PSYCHOTHERAPY BLOG

Having trained as a yoga teacher and as a psychotherapist and counsellor, I’ve been particularly interested in the growing […] Read more...

Dream Interpretation

 

“The interpretation of dreams is the royal road to a knowledge of the unconscious activities of the mind.

Sigmund Freud

 

How could this strange, nonsensical, sometimes deeply disturbing night-time world from our sleep be significant for psychotherapy?

From a classical Freudian perspective, our dreams are disguises for hidden desires, primitive needs, forbidden urges – things that are too unpleasant or difficult for us to countenance. These dark feelings are buried deep in the unconscious where without the light of our awareness they may have a debilitating effect on our waking lives causing us to react in certain ways. For example, these unacknowledged drives may make us feel extremely uncomfortable or lose our nerve in particular situations or when we are in the company of particular people.

The interpretation of dreams renders these energies available for conscious examination. Through increased self-awareness of our unconscious motivations we are better able to ‘see through’ our reactions in our day to day living and hence loosen the grip of the unconscious forces, which may be blocking our capacity to engage with life.

Carl Jung, originally Freud’s disciple built substantially on Freud’s original theory. For Jung, the unconscious was not only a ‘seething cauldron of excitations and primitive desires’ but also a treasure trove of collective and personal experience. Dreams were not disguises but had both a purposeful and positive function – firstly to give the dreamer a picture of what was really going on in their psyche and sometimes to suggest the direction in which they could travel to become more fully themselves.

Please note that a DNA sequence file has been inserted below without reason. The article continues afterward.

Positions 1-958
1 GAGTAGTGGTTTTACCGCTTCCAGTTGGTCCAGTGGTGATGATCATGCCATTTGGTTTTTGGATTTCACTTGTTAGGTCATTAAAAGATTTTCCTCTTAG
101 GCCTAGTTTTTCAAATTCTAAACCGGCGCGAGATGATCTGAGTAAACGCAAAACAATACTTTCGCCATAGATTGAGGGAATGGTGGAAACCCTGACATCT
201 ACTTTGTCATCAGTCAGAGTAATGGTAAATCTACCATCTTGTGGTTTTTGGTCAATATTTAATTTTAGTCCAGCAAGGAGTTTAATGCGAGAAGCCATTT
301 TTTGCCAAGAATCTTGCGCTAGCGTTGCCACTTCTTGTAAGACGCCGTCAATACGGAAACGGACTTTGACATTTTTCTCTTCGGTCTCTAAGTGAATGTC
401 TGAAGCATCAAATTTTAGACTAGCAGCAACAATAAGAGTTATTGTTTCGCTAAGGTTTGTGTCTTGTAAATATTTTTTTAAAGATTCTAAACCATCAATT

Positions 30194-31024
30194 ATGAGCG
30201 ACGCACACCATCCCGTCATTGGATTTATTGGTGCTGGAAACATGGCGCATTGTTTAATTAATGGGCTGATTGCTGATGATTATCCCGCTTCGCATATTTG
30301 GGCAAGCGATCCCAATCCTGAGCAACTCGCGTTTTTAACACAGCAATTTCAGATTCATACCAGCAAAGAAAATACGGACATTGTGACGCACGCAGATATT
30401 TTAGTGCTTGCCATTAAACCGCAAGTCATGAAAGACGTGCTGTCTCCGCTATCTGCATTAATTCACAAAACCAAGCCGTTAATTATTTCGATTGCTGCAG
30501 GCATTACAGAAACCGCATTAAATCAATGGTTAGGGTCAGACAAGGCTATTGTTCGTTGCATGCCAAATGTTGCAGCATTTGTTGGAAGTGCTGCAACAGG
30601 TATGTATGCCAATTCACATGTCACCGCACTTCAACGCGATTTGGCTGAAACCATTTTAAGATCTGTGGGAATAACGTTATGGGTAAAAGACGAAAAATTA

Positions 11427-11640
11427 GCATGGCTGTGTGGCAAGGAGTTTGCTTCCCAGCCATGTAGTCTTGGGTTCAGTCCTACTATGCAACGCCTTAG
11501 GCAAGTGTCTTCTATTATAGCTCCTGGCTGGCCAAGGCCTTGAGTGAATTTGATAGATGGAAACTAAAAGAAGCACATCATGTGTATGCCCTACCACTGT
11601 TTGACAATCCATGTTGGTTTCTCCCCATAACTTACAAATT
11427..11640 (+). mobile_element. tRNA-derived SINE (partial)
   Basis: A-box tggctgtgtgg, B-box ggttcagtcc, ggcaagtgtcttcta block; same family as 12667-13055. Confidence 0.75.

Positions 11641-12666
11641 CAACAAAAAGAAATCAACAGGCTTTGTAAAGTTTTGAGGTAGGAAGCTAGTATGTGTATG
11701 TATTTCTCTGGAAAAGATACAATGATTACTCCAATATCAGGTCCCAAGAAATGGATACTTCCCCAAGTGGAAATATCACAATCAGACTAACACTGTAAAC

Jung believed that dreams were often compensatory to a way we are leading our waking lives and may have a prospective function. For example, someone who is very sure of themselves has a disturbing dream that they have lost their passport and cannot get to the place they were travelling. The dream may suggest that underlying what may appear to be outwardly a confident person hides someone who has lost their identity – perhaps as a result of over-identifying and ‘losing themselves’ to their outer confidence. To get to a ‘new place’ the dream may be demanding the dreamer address this issue.

In keeping with Jung’s ideas, contemporary research rather modestly suggests that the purpose of dreams may be to problem solve. Experience of many people supports this perspective – for example there are numerous reports of people trying to work out a problem or an issue and then having fallen asleep awake to find they have solution. More significantly, from a psychotherapeutic perspective, there is considerable evidence that dreams are also key to our emotional processing.

Research has shown time and again that dreaming mostly takes place during REM (rapid eye movement) sleep. Furthermore, PET Scans show that dreaming takes place in very specific areas of the brain, namely the limbic system and crucially the amygdala. It is here that implicit, unconscious, emotional ‘memories’ of earliest experiences are stored. These form the early patterning which underpins our deeply held ways of being and behaving which form our emotional repertoire. According to leading neuroscientist Jaak Panksepp, “Perhaps the dream theories of Freud and Jung, which suggested dreams reflect unconscious and symbolic forces affecting an individual may still hold some basic truths.” He concludes that REM sleep may help,

“to solidify the many unconscious habits that are the very foundation of our personality. In the final accounting dreams may construct the powerful subconscious or preconscious affective (emotional) psychological patterns that make us…the people that we are. They may help construct the many emotional myths and beliefs around which our lives revolve.”

While reporting and interpreting dreams is by no means a pre-requisite for psychotherapy, it can be a useful tool to help us explore what may be going behind some of the issues we face. Furthermore, they may give us insight into what needs addressing or our inner potential.

Dream interpretation was a significant part of my own therapy process for 10 years. While there is no expectation to bring dreams to therapy, it is an avenue, which could be explored if it feels appropriate as part of my counselling service. Please get in touch to discuss dream therapy further.